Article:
15. Decolonization: PRO • 2008 Cochrane Review: Mupirocin for prevention of S. aureus infections in nasal carriers • 9 RCTs: 4 surgical; 3 dialysis; 1 non-surgical; 1 MRSA colonized •  in rate of nosocomial S. aureus infection • All studies (RR 0.55, 95% CI 0.34-0.89) • High-quality studies (RR 0.69, 95% CI 0.47-1.00) • Benefit in surgical, dialysis pts; none in non-surgical pts, MRSA carriers • No  in rate of S. aureus surgical site infections • RR 0.63, 95% CI 0.38-1.04 Van Rijen Cochrane Reviews 2008

  16. Decolonization: CON • 2003 Cochrane Review: Antimicrobial drugs for treatment of MRSA colonization • 6 RCTs: all prior to CA-MRSA, variety of topical and systemic therapies • No  in MRSA carriage rates • One study, short-term eradication at 30, not 90 days • Adverse events with systemic agents, emergence of resistance • Recolonization occurs in about 25% of successful cases within 4 weeks; 50-75% after a few months Van Rijen Cochrane Reviews 2008

  17. Regimens • Topical • Nasal mupirocin 2% bid x5-7 days • chlorhexidine 2-4% baths daily • +/- trim-sulfa or doxycycline • +/- environmental / family decontamination 1Van Rijen Cochrane Reviews 2008

  18. 32 y/o man with 3 days of an enlarging, painful lesion below his L knee which he attributes to a “spider bite”. T 37.3 BP 118/70 P 82 Case 1

  19. What is the appropriate management? • Incision and drainage alone • Incision and drainage plus oral anti-MRSA antimicrobial agent • Oral anti-MRSA antimicrobial agent

  20. Management of Abscess Primary Rx - incision & drainage (AII) No difference in outcomes whether an active antibiotic is used1 Randomized trial of patients with skin abscesses (mostly MRSA), high cure rates in all: cephalexin (84.1%); placebo (90.5%)2 Additional benefit of MRSA active oral antibiotic beyond I&D is unknown; clinical trials underway. Consider empiric Rx for CA-MRSA if: systemic symptoms, severe local symptoms, immunosuppression, extremes of patient age, critical location, failure to respond to I&D 1Lee MC PIDJ ‘04; Young DM Arch Surg‘04; Fridkin SK NEJM ‘05; Moran G NEJM ‘06 2Rajendran PM AAC’07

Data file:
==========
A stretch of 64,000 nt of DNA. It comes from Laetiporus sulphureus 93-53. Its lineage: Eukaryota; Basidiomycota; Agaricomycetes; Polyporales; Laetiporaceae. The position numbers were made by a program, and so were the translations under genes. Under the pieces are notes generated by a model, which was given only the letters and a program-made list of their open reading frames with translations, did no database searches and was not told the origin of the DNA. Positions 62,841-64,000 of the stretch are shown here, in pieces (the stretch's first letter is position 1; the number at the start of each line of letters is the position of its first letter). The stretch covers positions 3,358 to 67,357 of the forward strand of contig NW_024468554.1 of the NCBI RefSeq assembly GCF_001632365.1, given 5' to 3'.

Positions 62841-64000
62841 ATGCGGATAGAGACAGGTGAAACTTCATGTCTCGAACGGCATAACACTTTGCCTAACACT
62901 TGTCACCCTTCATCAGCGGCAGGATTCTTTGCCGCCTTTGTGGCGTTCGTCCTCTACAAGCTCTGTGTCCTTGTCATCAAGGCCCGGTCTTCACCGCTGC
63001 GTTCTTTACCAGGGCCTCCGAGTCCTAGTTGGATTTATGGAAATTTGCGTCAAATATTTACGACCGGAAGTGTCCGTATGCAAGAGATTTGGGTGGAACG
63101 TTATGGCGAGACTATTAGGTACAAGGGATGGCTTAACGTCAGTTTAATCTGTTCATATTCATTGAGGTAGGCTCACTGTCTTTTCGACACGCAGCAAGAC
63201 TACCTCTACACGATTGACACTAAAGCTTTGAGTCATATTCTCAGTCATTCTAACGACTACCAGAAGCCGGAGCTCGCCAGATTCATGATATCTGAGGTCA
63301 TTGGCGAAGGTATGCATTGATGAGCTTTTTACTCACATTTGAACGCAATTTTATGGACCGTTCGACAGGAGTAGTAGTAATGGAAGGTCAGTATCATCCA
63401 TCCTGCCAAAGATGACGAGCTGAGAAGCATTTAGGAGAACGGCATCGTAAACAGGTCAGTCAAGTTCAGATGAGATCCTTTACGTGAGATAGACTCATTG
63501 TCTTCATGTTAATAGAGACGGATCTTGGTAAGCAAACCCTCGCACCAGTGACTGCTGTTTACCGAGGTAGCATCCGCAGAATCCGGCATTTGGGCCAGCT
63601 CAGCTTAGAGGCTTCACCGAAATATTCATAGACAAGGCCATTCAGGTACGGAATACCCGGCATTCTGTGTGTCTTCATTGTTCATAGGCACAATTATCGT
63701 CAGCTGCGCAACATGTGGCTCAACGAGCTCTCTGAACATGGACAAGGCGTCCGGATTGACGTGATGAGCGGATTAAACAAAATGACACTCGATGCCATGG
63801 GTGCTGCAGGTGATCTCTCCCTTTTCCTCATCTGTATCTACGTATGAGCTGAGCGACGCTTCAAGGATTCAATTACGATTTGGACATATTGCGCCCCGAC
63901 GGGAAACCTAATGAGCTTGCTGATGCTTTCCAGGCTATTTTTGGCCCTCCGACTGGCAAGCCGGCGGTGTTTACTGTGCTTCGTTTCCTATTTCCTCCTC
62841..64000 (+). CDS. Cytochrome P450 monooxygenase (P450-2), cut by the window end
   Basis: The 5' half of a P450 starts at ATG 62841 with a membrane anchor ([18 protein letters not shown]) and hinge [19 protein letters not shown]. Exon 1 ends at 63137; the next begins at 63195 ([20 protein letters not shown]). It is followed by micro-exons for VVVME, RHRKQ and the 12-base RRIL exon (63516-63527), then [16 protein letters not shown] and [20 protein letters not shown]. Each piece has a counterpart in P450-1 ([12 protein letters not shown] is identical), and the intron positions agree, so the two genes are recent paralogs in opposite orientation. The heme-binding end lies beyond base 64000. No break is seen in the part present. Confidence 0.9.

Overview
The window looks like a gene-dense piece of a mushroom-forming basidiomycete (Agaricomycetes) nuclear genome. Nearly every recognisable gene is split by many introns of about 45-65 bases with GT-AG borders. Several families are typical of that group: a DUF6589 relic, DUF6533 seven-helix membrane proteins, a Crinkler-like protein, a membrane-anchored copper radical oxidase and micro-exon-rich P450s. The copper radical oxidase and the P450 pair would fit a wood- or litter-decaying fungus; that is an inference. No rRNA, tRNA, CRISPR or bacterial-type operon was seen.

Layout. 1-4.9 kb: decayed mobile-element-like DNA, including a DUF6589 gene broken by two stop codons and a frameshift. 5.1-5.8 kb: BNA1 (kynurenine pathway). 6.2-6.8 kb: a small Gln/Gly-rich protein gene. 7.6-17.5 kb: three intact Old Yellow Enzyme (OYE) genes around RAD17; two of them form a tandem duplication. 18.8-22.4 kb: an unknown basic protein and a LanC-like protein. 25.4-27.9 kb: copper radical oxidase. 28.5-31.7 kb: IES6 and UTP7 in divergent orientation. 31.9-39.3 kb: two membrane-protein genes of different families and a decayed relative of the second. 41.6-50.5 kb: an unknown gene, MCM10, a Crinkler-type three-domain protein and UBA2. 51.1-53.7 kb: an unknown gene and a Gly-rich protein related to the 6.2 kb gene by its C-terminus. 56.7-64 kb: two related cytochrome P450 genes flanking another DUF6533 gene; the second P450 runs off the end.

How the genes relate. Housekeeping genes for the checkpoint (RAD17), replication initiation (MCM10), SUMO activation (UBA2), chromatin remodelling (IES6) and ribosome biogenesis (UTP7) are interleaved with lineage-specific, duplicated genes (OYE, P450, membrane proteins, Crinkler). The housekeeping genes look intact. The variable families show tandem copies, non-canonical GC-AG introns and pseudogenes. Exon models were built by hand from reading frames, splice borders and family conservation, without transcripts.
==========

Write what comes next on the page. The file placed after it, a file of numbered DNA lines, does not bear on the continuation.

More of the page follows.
21. 42 year old F presents w/ progressive erythema of her L lower leg x 24 hours. T 37.0 BP 132/70 P 78 Case 2

  22. What is the appropriate management? • Clindamycin 300 mg PO tid • Amoxicillin 875 mg PO bid, monitor clinically with addition of TMP/SMX if no response • Amoxicillin 875 mg PO bid and TMP/ SMX 2 DS tab PO bid

  23. Management of Uncomplicated Cellulitis With purulent drainage: Empiric Rx for CA-MRSA is recommended (AII). Pure cellulitis*: Empiric Rx for -hemolytic streptococci is recommended. Empiric Rx for CA-MRSA may be considered (CIII). (Moran GJ NEJM 2006) *Pure cellulitis: without purulent drainage, focal induration, associated abscess